Armstrong: Well, Volker and I are thrilled to be performing with these talented musicians. Each of them is bandleaders, soloists, collaborators, teaching and recording artists on many musical projects. Drummer and longtime bandmate, Jose Duque originally from Venezuela and Seacoast NH will be flying up from Miami to join the ensemble. Our vocalist, Erini from Heraklion, Greece, now a Berklee assistant professor in Boston is a versatile vocalist in jazz, Greek traditional and contemporary styles. She toured for three years as a featured singer with Cirque du Soliel. Theo Martey from Accra, Ghana is an African drummer, dance, and world percussionist. He is the leader of the incredible Akwaaba African Drum and Dance Ensemble and now lives with his family in Manchester. Seacoast jazz legend and saxophonist Charlie Jennison, who we have performed together with for over almost four decades, will grace the stage. Guitarist, world string player and sound wizard, Nick Phaneuf will join the ensemble. Nick helped engineer the 2015 Beyond Borders album that was nominated for “Best World Album” at the 2015 ZMR Awards. Pianist and keyboardist Ben Cook, who is a performer for the Boston Pops Orchestra and prolific jazz musician originally from Cincinnati, Ohio. He is on the faculty of Brandeis University and Berklee College of Music. My collaborator and music partner, Volker Nahrmann was born in Hamburg, Germany and now lives in Billerica, Massachusetts, and proprietor of the Nahrmann Bass Shop. He is an amazing composer and consummate jazz musician as well as the principal bassist for SymphonyNHcial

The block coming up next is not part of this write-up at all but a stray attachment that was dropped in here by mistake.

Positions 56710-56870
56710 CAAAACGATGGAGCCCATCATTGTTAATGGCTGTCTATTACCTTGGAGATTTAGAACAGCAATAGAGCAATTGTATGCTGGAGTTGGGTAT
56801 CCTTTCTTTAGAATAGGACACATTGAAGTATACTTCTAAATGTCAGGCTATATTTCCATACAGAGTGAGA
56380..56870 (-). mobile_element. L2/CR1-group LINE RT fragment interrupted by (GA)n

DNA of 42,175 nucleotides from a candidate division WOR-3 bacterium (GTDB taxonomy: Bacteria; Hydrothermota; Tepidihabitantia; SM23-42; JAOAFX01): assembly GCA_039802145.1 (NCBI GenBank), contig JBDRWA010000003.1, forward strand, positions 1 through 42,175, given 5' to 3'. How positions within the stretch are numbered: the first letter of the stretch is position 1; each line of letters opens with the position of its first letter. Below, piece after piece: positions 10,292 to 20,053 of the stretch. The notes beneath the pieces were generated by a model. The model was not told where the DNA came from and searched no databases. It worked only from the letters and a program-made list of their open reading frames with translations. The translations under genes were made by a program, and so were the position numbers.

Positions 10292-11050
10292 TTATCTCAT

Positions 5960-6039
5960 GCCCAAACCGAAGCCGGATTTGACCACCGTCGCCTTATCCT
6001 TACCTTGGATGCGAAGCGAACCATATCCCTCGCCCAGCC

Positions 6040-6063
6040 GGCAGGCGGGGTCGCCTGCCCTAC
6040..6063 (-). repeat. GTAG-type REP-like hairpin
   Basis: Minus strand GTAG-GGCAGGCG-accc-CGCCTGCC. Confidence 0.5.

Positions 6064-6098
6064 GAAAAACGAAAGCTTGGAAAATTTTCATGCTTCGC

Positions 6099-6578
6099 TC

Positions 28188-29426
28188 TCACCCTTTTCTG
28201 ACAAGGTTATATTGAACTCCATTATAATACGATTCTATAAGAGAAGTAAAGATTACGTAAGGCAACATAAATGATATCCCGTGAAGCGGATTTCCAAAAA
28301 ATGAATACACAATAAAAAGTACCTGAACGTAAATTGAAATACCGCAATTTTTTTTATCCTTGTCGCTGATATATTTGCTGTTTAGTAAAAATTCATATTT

The Beyond Borders World Fusion Octet is interracial, multicultural, and intergenerational. We honor the diversity of the human race.
Seacoastonline: I also took note that there will be in excess of some 50 instruments seated upon that stage. Is it big enough? It must be such a thrill to explore all these different sonic texture possibilities. Enough to make a grown man giddy, I’d imagine.
Armstrong: Absolutely, the beautiful Music Hall stage is big enough! The stage will have all the usual instruments in a jazz and world fusion ensemble plus a balafon from Burkina Faso, Guinea djembes, and dununs, Kpanlogo drums from Ghana, Brazilian cavaquinho, Cuban Tres, Lakota flutes, Amazonian bird whistles, Nyunga mbiras from Zimbabwe, percussion, and sound-makers from around the world and a few other surprises. Also, watch for special guest appearances by master drummer Namory Keita and the Soggy Po’ Boys horn section joining us on UNIDAD – A Tribute to Dizzy Gillespie. Rumor has it we might have few of the Native American Black Thunder Singers, who performed the Beyond Borders album, dancing on stage. Very likely you’ll hear a sublime and moving traditional Greek song. Not to forget, the Soggy Po’ Boys will be dishing out some tasty NOLA sounds to open the show.